Commentary

Amazon Tests New Influencer Program

The Amazon juggernaut continues. There’s no doubt that the ambitions of the world’s largest online retailer extend far beyond e-commerce and cloud computing, and social media influencer marketing is one of the many areas targeted for conquest, judging by the low-key unveiling of the “Amazon Influencer Program,” which launched in beta last week.

Participation in the program is by invitation only, unlike its existing Amazon Associate program which allows any Amazon user to create their own advertising and e-commerce channels.

Users who want to be part of the new Amazon Influencer Program have to submit an application, and will be judged in part on the size of their social followings and engagement metrics on different social media platforms.

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Users who are selected for the Influencer Program will get their own URL on Amazon’s e-commerce platform where they can create lists of recommended products, in effect building and curating their own online store inside Amazon.

The “shopkeeper” (my word) can easily share the link to their store across social media, for example by including it in a video review posted on YouTube, and then receive commissions from sales.

Amazon is not recommending products to sell, leaving these decisions totally up to the influencers.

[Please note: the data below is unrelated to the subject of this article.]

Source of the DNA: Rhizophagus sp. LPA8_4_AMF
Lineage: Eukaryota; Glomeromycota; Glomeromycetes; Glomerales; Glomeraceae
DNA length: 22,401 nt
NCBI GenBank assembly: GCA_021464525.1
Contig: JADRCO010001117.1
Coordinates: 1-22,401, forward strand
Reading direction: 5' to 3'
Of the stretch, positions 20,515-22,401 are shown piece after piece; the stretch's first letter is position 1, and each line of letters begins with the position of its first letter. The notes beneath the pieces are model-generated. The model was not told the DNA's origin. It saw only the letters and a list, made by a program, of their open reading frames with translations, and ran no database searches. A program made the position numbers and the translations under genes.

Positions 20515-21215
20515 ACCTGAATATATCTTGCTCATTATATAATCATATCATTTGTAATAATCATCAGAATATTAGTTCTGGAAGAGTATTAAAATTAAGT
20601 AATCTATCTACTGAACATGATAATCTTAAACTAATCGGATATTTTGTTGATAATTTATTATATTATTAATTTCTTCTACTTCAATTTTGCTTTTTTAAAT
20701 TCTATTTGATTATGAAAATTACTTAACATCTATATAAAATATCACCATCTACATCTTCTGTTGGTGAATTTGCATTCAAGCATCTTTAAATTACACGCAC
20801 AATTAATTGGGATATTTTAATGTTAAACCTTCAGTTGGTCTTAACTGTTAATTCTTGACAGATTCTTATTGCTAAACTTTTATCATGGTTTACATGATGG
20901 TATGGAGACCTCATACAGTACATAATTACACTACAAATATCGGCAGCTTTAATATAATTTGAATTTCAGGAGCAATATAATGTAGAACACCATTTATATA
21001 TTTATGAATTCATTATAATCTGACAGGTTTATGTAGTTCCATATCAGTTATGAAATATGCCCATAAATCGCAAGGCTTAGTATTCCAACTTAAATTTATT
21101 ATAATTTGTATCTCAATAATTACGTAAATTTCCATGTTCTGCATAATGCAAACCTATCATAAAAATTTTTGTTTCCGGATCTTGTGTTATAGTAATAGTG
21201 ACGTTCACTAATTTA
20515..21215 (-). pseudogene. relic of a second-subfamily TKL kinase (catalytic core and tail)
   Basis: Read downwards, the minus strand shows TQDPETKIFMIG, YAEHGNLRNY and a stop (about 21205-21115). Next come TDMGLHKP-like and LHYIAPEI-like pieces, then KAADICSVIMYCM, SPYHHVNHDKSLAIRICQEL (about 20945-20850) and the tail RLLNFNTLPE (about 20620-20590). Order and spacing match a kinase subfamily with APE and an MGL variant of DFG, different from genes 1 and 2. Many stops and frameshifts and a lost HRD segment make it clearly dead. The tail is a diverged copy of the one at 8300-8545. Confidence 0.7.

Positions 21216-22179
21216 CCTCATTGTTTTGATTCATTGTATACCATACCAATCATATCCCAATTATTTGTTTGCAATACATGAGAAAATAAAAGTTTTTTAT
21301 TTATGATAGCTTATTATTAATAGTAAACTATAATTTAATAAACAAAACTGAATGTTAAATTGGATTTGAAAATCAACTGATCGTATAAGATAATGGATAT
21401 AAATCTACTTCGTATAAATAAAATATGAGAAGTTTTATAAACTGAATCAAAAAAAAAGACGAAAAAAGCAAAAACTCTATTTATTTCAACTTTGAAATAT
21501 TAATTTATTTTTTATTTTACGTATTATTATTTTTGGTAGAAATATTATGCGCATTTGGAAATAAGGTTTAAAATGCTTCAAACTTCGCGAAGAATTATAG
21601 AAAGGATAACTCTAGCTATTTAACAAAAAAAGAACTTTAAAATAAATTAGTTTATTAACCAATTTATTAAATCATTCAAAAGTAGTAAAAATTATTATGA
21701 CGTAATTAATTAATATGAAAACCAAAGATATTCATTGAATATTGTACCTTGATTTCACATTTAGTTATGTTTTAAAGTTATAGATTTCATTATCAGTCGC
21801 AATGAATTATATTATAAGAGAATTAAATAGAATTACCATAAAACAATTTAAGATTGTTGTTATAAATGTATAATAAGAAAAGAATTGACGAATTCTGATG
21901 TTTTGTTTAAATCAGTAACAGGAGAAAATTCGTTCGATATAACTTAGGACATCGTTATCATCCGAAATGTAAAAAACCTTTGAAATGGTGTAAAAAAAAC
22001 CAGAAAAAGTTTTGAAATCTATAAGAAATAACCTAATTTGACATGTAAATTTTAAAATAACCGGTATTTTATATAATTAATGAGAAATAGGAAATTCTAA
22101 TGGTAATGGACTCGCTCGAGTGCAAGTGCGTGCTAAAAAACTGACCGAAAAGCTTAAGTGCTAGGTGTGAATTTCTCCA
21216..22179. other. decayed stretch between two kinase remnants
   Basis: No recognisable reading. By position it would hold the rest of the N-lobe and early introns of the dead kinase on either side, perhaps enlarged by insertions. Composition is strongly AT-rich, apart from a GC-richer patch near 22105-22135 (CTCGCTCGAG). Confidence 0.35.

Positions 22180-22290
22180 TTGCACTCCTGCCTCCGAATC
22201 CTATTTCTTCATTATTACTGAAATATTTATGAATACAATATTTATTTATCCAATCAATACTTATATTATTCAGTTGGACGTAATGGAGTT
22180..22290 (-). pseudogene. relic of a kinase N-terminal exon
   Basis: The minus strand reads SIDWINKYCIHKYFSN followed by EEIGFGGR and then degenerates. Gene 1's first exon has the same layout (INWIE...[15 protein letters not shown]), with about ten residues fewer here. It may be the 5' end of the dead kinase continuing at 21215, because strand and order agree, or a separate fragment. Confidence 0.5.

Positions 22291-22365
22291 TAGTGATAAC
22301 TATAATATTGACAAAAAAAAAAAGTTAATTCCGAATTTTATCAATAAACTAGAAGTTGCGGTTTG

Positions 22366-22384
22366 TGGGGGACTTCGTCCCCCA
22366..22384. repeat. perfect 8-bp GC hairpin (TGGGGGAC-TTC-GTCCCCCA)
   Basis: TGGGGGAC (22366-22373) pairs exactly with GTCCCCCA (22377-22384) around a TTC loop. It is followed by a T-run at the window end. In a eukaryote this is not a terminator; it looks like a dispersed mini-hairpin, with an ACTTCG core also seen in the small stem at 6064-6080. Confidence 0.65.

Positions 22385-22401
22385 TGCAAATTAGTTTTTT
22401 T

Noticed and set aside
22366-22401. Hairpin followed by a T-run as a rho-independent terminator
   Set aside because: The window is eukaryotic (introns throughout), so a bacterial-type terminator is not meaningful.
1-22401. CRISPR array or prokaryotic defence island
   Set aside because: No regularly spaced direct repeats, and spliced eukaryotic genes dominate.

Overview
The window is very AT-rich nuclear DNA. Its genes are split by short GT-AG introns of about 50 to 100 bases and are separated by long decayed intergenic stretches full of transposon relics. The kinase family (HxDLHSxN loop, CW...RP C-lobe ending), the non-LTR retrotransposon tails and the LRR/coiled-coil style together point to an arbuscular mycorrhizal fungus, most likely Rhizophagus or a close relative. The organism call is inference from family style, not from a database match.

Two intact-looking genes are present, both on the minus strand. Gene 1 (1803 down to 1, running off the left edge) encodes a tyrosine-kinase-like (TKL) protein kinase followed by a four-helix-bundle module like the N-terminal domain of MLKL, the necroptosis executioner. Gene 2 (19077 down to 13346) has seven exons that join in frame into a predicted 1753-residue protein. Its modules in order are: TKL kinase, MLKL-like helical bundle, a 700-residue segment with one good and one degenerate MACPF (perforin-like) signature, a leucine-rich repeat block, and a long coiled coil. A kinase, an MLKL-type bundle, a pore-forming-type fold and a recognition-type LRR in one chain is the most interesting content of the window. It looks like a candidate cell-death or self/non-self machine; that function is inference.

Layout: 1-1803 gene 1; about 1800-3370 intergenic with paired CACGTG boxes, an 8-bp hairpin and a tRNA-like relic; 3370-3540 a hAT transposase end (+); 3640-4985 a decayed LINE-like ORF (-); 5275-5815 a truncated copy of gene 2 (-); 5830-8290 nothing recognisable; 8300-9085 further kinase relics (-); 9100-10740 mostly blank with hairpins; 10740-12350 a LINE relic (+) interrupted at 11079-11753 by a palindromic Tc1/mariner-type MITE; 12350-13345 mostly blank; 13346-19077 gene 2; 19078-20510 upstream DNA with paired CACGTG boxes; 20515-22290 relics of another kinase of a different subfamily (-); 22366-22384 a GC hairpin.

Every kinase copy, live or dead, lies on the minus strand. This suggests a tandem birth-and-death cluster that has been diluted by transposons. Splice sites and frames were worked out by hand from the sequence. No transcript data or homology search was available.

Influencers are also left to their own devices when it comes to forging relationships with brands, meaning advertisers can hire them but Amazon doesn’t help facilitate these contacts or receive a piece of the action.

It’s not clear whether they get a larger slice than members of the self-service Associate program.

There’s no question advertisers are intrigued by influencer marketing. 

Linqia’s recent “The State of Influencer Marketing Survey,” for example, found that 94% of advertisers who used influencer marketing believe the tactic to be effective, with 87% citing Facebook and Instagram as the most important platforms.

Meanwhile, the influencer marketplace is heating up with recent moves towards consolidation.

As reported previously, last week the Hispanicize Media Group announced deals that will create a major new network of influencers targeting U.S. Hispanics, in combination with events and experiential marketing capabilities.

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